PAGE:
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What a drag it is not getting old

'At the Wake of a Dead Drag Queen' cracks the intersectional code of identity at Urbanite Theatre.

Donovan Session and Shea Petersen  bring Urbanite's "At the Wake of a Dead Drag Queen" to life. (Photo by Dylan Jon Wade Cox)
Donovan Session and Shea Petersen bring Urbanite's "At the Wake of a Dead Drag Queen" to life. (Photo by Dylan Jon Wade Cox)
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Drag performance is pretty mainstream these days. Terry Guest’s “At the Wake of a Dead Drag Queen” recalls a fairly recent time when it wasn’t. It’s Urbanite Theatre’s first live production since the pandemic lockdown. It proves the edgy theater is as sharp as ever.

The time is probably the early 2010s. The place is a cramped nightclub in a small town in Georgia. It’s a coming-of-age story — more accurately, a not-coming-of-age story. Courtney (Anthony Knighton on his driver’s license) is the play’s eponymous drag queen who has contracted HIV/AIDS in a rural backwater where life-saving drug cocktails are hard to come by if you’re poor and uninsured. Courtney’s only 22 years old — and the clock stops at age 23.

Courtney (Donovan Session) is an African-American who forms a backstage romance/friendship with Vickie (aka Hunter—portrayed by Shea Petersen), a white performer who’s also HIV positive and a drag newbie. The two share gossip and trade secrets. Courtney’s “flamboyant” in a way that can still get you killed in the South. Vickie isn’t — except when on stage. One character thinks, “How can I play it safe?” The other wonders, “What can I get away with?” Courtney pushes Vickie to take more risks and stop holding back. But Courtney is also whistling in the dark. Their clock is running down, and they’re trying to outrun it. In the end, that death sentence kills Courtney’s last chance of a real relationship. This is a very funny play, don’t get me wrong. But, at heart, it’s a tragedy.

Director Damian Lockhart leans into the performative aspect of drag. It’s a show within a show — and a down-and-dirty show at that. (“At the Wake of a Dead Drag Queen” is the play’s title, after all. What did you expect?)

Donovan Session and Shea Petersen  bring Urbanite's
Donovan Session and Shea Petersen bring Urbanite's "At the Wake of a Dead Drag Queen" to life. (Photo by Dylan Jon Wade Cox)

Session initially portrays Courtney/Anthony as an unstoppable ball of energy. (The character’s dirty dancing unfolds in the early days when AIDS symptoms can be hidden.) The Courtney persona flirts, jokes and interacts with audience members — and dances up a storm. In Session’s portrayal, Courtney’s dance moves are clearly a form of denial. But death is what they’re denying. They’re defiantly alive and kicking.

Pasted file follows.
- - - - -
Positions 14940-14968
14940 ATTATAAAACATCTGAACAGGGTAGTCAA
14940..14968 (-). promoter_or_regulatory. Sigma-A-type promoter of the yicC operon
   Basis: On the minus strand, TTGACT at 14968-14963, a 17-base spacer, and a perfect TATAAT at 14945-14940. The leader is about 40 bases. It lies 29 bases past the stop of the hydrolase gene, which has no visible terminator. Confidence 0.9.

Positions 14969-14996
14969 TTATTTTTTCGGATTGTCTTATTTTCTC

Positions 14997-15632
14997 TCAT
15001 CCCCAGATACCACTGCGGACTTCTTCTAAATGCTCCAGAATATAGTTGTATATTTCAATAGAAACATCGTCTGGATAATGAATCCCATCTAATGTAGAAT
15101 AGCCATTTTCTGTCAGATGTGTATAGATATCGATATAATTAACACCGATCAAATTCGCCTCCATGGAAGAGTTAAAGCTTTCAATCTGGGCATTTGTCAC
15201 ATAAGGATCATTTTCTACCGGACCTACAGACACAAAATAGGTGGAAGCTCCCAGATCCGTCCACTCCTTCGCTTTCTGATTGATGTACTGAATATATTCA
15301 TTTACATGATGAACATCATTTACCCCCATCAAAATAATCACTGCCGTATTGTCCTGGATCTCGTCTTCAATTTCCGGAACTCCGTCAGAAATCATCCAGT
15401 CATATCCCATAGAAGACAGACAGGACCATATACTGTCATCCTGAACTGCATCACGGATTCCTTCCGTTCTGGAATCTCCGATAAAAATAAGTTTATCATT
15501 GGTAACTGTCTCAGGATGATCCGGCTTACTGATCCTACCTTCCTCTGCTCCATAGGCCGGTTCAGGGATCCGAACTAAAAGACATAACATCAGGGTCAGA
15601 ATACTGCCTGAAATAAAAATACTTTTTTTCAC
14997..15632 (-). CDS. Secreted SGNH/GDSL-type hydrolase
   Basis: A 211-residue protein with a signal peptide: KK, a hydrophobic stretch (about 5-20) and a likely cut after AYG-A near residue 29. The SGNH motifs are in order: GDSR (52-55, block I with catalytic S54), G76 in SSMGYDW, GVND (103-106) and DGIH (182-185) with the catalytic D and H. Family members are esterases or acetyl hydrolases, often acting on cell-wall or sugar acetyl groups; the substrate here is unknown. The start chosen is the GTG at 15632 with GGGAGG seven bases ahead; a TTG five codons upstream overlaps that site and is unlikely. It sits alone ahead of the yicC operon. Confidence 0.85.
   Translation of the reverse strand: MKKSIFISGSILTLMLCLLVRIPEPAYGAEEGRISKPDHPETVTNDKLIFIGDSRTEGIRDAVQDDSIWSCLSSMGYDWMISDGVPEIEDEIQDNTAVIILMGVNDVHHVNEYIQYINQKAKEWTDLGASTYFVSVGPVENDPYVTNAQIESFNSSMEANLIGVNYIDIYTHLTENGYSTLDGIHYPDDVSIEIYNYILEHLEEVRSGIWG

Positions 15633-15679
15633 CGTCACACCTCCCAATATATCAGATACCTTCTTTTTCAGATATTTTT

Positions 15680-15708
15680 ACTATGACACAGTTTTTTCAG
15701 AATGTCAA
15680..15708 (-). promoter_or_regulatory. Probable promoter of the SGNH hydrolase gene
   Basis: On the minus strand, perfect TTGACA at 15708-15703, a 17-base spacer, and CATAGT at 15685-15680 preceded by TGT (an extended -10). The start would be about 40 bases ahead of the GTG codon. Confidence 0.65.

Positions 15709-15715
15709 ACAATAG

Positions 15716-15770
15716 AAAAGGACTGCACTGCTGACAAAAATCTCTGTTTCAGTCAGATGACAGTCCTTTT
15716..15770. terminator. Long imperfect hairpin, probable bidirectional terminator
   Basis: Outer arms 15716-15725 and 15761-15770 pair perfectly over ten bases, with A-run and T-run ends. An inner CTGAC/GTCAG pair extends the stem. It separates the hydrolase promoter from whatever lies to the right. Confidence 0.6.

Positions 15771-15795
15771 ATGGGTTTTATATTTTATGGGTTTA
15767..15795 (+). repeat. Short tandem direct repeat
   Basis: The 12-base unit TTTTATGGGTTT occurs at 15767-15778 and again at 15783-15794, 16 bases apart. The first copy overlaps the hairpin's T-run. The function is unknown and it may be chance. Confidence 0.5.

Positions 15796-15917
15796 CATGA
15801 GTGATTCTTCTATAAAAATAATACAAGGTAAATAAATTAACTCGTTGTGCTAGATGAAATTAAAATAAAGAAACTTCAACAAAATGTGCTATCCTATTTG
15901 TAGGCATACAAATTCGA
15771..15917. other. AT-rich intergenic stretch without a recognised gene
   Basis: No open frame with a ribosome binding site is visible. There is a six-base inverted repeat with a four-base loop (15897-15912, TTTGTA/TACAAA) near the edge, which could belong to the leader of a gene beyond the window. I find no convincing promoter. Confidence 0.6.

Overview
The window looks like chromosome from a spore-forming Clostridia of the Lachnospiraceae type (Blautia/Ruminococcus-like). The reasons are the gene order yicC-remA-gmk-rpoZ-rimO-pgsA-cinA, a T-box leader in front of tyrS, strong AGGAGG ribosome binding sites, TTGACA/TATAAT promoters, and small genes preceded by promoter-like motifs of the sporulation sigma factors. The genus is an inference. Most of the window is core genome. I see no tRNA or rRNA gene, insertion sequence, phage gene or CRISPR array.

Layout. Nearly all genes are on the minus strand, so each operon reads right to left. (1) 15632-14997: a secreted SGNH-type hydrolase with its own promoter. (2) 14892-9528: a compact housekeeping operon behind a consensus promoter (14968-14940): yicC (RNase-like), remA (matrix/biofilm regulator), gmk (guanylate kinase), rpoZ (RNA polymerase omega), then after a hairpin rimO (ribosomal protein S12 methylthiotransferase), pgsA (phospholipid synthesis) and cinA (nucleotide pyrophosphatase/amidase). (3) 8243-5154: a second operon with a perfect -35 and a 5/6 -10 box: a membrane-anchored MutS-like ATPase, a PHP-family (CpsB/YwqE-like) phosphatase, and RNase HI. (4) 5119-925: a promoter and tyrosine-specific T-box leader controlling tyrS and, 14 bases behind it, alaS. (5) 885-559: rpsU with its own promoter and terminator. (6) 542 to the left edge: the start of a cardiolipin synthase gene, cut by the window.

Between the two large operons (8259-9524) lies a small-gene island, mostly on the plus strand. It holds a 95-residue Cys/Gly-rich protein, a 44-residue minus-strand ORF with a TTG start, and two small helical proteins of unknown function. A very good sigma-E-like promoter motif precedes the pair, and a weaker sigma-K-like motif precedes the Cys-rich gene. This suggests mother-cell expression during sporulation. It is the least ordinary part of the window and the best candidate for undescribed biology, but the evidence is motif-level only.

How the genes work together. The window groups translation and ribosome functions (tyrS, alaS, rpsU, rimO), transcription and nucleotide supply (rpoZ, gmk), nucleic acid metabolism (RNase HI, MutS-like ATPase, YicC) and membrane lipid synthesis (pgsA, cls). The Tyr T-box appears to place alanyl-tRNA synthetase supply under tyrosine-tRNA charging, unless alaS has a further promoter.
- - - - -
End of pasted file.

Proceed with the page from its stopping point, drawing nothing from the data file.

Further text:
Shea Petersen’s Vickie/Hunter character is more of a ball of insecurity. One who grew up in a strict fundamentalist household that considered homophobia to be Biblical doctrine. Vickie’s in touch with their feminine side on stage. Backstage, they’re out of touch. (In Petersen’s portrayal, Vickie's also clearly in love — and hurt.) Courtney shares professional tips — when not teasing Vickie mercilessly.

This analysis sounds a sociology lecture. But “At the Wake of a Dead Drag Queen” is more like a party. Or Alice’s experiences on the other side of the looking-glass. A host of talents, including scenic designer Jeff Webber, costume designer David Covach, and wig designer Susan Haldeman do a great job pulling you into this mirror world.

And that’s an accurate reflection of what you’ll experience at the Urbanite.

Guest’s play really is a hall of mirrors dealing with self-image and the presentation of self. In the world according to Guest, identity is not a binary equation of straight/gay or white/black. It’s the more like algebra — a complicated derivative equation with many dependent, intersectional variables. How do you crack that code? Empathy alone can do it. Listen, understand, put yourself in somebody else’s shoes. If they’re high-heeled shoes, so be it.

Photo by Dylan Jon Wade Cox
Photo by Dylan Jon Wade Cox

The playwright doesn’t frame this as a hand-wringing plea for outsiders to understand the drag subculture. Guest places the dilemma in the hearts of the characters within that culture. They have a hard time empathizing with each other — let alone themselves.

That’s the heart of the play’s tragedy.

Not Courtney’s death. Their wasted opportunities while they’re still breathing.

Vickie offers Courtney a shot at real love in Courtney's final days. But Courtney would have to drop barriers and be totally honest. Letting Vickie in would mean facing the fear of death. Courtney just can’t do it — and drives Vickie away in their final weeks.

A sad story, yes. But the bulk of the play is a celebration of the Courtney character’s life. It’s a wake after all. Guest based the play on the real-life experience of his uncle. The playwright wanted his uncle’s story to be remembered. After seeing this powerful play, you will.


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